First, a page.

2. Retrospective cohort studies
3. Ambi-directional cohort study: elements of prospective and
retrospective cohort are combined. The cohort is identified from past
records and assesses of date for the outcome. The same cohort is
followed up prospectively into future for the further assessment of
outcome.
Both start by identifying subjects based upon the presence or absence of
the exposure of interest, without knowing the outcome at the time their
exposure status is defined
24-10-2023
11
PROSPECTIVE COHORT STUDIES
• The two groups of cohorts (exposed and un-exposed) are followed
prospectively over time to track the development of new disease
• Cohort characterized by determination of exposure levels
(exposed vs. not exposed) at baseline (present) and followed for
occurrence of disease in future
• Here, groups move through time as they age
24-10-2023
12
24-10-2023
13
EXAMPLES
Ramchand R, Ialongo NS, Chilcoat HD. The effect of working for pay
on adolescent tobacco use. Am J Public Health. 2007
Nov;97(11):2056-62. doi: 10.2105/AJPH.2006.094045. Epub 2007
Sep 27. PMID: 17901448; PMCID: PMC2040355
• Cohort: High school students from Baltimore, Maryland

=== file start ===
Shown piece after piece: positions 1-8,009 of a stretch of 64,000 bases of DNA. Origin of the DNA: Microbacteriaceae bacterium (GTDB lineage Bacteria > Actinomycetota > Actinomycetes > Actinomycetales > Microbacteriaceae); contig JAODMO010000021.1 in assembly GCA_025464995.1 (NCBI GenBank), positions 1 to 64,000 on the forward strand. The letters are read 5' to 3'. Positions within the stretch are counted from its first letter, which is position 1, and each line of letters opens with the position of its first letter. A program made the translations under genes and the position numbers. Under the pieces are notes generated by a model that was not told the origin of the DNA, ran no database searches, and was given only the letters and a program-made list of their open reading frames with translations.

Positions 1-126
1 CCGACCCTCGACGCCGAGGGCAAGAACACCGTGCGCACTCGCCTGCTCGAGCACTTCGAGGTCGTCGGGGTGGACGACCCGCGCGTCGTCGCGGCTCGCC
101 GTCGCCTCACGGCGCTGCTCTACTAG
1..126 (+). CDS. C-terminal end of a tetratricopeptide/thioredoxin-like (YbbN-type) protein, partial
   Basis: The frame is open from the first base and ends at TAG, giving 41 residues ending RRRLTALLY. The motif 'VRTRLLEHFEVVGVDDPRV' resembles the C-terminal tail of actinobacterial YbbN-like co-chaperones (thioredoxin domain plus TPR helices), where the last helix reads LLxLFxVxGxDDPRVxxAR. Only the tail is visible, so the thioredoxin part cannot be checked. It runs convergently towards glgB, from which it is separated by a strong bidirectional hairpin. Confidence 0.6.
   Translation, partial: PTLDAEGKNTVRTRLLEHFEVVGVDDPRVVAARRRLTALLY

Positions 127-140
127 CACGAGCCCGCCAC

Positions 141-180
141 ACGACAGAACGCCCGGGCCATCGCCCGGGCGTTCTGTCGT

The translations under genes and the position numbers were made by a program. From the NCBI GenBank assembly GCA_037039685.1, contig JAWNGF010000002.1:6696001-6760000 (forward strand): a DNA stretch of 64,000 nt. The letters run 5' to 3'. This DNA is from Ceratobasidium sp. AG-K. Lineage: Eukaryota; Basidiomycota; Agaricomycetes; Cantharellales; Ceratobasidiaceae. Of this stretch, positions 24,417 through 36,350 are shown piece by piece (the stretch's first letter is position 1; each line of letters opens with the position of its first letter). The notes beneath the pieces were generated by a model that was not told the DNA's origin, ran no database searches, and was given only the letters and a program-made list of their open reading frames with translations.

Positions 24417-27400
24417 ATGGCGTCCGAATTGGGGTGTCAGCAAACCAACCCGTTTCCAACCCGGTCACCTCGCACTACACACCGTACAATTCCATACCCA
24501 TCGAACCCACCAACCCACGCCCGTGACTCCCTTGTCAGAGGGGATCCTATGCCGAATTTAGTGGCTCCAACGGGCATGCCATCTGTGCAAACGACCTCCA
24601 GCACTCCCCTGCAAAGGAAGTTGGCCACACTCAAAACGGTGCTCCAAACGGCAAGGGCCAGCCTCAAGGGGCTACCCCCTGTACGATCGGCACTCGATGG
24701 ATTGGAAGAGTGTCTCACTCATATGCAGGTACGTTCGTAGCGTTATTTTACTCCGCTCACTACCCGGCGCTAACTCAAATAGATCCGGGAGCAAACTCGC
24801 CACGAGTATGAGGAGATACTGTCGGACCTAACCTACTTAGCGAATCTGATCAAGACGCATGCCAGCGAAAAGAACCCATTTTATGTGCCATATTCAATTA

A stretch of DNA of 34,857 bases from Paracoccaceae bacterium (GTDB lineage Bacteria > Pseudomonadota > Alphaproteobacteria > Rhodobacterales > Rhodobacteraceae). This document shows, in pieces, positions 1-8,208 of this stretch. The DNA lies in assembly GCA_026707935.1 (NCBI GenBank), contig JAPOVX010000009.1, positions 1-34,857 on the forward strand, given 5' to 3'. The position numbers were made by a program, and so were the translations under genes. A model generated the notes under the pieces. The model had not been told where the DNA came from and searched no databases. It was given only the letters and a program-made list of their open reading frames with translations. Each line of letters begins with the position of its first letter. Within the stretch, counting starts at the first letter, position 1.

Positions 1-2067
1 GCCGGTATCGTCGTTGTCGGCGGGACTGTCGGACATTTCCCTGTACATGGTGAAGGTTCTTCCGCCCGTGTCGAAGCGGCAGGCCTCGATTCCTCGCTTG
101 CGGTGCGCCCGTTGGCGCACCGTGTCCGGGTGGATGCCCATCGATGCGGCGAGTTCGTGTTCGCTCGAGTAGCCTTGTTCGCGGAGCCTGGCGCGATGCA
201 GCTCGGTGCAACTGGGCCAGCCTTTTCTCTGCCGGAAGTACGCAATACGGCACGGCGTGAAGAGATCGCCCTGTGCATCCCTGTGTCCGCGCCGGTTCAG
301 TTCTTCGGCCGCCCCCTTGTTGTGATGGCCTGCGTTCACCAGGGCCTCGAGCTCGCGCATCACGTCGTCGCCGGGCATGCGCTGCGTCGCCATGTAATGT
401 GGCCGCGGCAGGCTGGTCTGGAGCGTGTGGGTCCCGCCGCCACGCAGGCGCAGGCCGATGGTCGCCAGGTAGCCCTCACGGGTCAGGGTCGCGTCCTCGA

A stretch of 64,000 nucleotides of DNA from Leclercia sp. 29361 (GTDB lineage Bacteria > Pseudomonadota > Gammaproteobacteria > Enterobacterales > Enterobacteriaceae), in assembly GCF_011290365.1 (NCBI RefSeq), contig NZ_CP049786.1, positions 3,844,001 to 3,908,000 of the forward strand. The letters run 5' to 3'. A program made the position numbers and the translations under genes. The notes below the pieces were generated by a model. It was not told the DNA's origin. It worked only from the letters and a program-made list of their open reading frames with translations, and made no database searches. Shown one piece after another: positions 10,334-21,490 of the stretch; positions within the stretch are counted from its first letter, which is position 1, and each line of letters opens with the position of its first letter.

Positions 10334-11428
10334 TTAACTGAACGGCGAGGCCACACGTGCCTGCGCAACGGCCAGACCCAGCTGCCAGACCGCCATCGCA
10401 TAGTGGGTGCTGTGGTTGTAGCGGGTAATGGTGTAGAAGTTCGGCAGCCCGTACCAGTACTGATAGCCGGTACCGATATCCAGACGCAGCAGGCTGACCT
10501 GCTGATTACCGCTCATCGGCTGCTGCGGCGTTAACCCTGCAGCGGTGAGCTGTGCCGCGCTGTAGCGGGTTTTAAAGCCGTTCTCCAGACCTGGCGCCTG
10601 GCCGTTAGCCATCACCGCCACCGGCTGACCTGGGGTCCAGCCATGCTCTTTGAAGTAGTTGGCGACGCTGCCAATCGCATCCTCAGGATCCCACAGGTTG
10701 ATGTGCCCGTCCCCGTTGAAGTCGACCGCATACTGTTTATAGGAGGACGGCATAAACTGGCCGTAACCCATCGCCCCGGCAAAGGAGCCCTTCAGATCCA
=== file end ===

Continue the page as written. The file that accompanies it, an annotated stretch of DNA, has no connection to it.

• Exposure: Working for pay
• Outcome: Initiation of tobacco use
• Results: Adolescents who work for pay have a higher risk of initiating
tobacco use
24-10-2023
14
Seang-Mei Saw, Anoop Shankar, Say-Beng Tan, Hugh Taylor, Donald T. H. Tan,
Richard A. Stone, Tien-Yin Wong; A Cohort Study of Incident Myopia in
Singaporean Children. Invest. Ophthalmol. Vis. Sci. 2006;47(5):1839-1844.
doi: https://doi.org/10.1167/iovs.05-1081
• Cohort: Two schools located in the northeastern and southeastern
parts of Singapore, and in 2001 in one school located in the west.
• Exposure: Cycloplegic refraction
• Outcome: Incident myopia
• Results: Parental myopia and children’s IQ are important risk factors
for incident myopia in young Singaporean children
24-10-2023
15
RETROSPECTIVE COHORT STUDIES
• Makes use of historical data to determine exposure level at some
baseline in the past and then determine subsequent disease status
in the present
• Both exposure and disease have occurred at the start of study.
• Data already collected for other purposes.
• The cohort is followed up retrospectively.
• The study period may be many years but the time to complete the
study is only as long as it takes to collate and analyze the data
24-10-2023
16
24-10-2023
17
EXAMPLE
Klungel OH, Heckbert SR, de Boer A, Leufkens HG, Sullivan SD,
Fishman PA, Veenstra DL, Psaty BM. Lipid-lowering drug use and
cardiovascular events after myocardial infarction. Ann
Pharmacother. 2002 May;36(5):751-7. doi: 10.1345/aph.1A308.
PMID: 11978147
• Begin study in 2000 using data already collected via health